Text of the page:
With 15 years’ experience, Rachel worked for Barnardo’s, Red Cross and many others before moving to Seashell Trust where she helped to build the Transforming Lives Appeal which is geared to build a £45million new school. “If you want to exist as a company in the future, you need to go beyond CSR and philanthropy”, she said. It’s all about shared objectives, making a positive contribution to support charities in a win-win partnership, where lives are transformed. Referring to Darryl’s comment about working with charities being good for business, Rachel illustrated this with some statistics. A business engaging with a charity can typically increase market value up to 4% and increase customer commitment by 20%. Globally 67% of companies say it’s important that the brands they choose make a positive contribution to society and, 88% of consumers say that they are more likely to buy from a company that engages in and supports charities. Overall, customers staff and stakeholders will work with you or buy from you if you are contributing to making a difference to society.
Rachel suggested the key benefits of supporting a charity are:
- Improving employee satisfaction – so many skills can be put to great use.
- Improved public image – where you are actually making an impact and not just ticking a box.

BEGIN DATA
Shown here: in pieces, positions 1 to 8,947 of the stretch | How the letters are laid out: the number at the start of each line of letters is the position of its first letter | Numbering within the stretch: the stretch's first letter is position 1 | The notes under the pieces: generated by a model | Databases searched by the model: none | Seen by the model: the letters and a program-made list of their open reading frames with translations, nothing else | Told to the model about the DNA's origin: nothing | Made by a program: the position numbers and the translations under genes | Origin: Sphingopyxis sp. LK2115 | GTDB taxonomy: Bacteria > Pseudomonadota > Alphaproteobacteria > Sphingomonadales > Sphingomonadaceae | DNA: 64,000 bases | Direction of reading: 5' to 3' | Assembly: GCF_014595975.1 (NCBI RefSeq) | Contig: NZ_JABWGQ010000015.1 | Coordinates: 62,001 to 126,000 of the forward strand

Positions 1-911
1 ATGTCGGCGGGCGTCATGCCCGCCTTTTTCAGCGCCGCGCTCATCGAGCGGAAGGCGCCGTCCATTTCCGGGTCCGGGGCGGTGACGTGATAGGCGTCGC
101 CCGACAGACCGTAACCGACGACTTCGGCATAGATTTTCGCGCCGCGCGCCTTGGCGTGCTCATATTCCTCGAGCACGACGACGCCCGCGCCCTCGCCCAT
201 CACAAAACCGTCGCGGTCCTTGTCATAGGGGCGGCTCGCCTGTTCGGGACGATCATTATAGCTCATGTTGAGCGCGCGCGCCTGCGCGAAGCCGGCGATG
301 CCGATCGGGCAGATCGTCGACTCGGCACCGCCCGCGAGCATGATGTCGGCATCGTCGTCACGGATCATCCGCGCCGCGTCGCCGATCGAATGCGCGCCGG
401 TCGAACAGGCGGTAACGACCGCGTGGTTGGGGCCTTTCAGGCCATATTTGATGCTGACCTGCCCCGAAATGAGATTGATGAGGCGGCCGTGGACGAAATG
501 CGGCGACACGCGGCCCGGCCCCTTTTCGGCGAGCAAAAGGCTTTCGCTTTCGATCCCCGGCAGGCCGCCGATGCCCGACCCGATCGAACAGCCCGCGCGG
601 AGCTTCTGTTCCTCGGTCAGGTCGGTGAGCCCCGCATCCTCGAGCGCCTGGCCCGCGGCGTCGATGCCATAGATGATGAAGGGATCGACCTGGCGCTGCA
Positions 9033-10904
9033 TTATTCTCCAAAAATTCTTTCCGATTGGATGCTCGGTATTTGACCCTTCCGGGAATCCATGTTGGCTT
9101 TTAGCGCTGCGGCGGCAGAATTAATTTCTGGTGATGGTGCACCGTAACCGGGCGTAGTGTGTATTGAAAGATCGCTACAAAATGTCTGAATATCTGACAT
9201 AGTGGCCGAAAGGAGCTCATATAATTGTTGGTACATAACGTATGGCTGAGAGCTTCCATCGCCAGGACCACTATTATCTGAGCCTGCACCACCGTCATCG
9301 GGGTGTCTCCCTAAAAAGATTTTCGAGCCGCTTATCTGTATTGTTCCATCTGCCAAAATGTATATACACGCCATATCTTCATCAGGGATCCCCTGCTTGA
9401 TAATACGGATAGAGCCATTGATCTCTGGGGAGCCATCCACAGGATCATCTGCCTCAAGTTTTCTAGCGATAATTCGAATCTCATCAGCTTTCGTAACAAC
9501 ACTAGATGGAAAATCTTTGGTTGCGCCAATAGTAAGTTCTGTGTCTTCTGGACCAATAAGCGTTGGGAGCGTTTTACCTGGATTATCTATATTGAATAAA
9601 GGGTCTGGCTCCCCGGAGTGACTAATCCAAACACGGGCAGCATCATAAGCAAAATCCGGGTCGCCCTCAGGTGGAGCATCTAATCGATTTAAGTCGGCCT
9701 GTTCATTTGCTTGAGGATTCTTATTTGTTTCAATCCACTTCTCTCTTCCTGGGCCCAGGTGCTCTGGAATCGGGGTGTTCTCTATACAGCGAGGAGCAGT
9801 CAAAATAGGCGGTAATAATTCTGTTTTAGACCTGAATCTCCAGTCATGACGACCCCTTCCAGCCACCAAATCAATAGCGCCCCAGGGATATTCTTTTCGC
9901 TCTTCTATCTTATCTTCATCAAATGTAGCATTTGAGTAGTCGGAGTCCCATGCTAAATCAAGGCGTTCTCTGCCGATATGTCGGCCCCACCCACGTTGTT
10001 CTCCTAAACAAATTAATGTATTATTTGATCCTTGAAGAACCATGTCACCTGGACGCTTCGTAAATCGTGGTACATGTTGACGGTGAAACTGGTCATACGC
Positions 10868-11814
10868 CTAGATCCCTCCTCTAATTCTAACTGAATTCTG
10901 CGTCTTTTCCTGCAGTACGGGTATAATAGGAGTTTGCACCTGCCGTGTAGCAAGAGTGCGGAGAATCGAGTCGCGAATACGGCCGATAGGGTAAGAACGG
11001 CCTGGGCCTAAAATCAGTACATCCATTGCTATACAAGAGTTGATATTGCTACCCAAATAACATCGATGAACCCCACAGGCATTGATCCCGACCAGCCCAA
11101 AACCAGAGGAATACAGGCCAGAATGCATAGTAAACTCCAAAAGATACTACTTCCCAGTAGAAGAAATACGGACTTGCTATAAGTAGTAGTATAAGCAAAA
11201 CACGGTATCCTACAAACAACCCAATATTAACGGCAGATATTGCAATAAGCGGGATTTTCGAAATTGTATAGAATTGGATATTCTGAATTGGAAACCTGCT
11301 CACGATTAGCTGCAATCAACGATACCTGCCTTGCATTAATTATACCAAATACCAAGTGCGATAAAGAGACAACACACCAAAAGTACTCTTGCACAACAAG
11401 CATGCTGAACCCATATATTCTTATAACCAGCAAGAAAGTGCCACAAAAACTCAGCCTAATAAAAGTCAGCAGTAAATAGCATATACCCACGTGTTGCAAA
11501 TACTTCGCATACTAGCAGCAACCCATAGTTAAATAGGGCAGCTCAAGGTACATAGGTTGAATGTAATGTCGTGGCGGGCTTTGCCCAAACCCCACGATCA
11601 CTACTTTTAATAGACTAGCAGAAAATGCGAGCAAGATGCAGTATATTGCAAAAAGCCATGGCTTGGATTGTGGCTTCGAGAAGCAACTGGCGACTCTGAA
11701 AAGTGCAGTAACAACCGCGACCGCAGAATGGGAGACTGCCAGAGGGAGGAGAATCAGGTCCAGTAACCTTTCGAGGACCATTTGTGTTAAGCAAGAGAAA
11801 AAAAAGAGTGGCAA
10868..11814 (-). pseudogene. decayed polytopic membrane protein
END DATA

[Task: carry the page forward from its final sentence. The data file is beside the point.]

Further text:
- Improved customer loyalty – people want to buy from companies who look further than making a profit.
- Improved networking – charities can connect people. Many trustees are serial entrepreneurs.
Rachel delivered her top tips for starting out in working with charities:
What do you want to get out of working with charities?
Think carefully as some charities aren’t geared up to cope with some big ideas. Think about goals and plans – in a transparent way so that success can be measured for everyone. Ensure that everyone is on board – not just the ‘doers’ but the senior management too. Buy-in at this level is so important so that meaningful relationships can be formed. Appoint champions. Make the right people accountable.
Broad partnership beyond fundraising – how can you develop your people? What does success look like?
Rachel rounded off with many examples of successful engagement methods at Seashell Trust. Seashell has 25,000 hours of volunteering which is equivalent to £170,000 with people doing all sorts of expertise including law firms, gardeners, painters and those who can mentor. Seashell also has sponsorship which allows companies to align their brands with special events. Facility usage, e.g. use of offices for free. Work experience placements for Seashell students where they learn and gain skills that can lead to paid employment, e.g. AstraZeneca, Sambro, Hilton and many other massive brands.
For further information please contact Amanda Manson, Events Organiser on 07754 069 829 firstname.lastname@example.org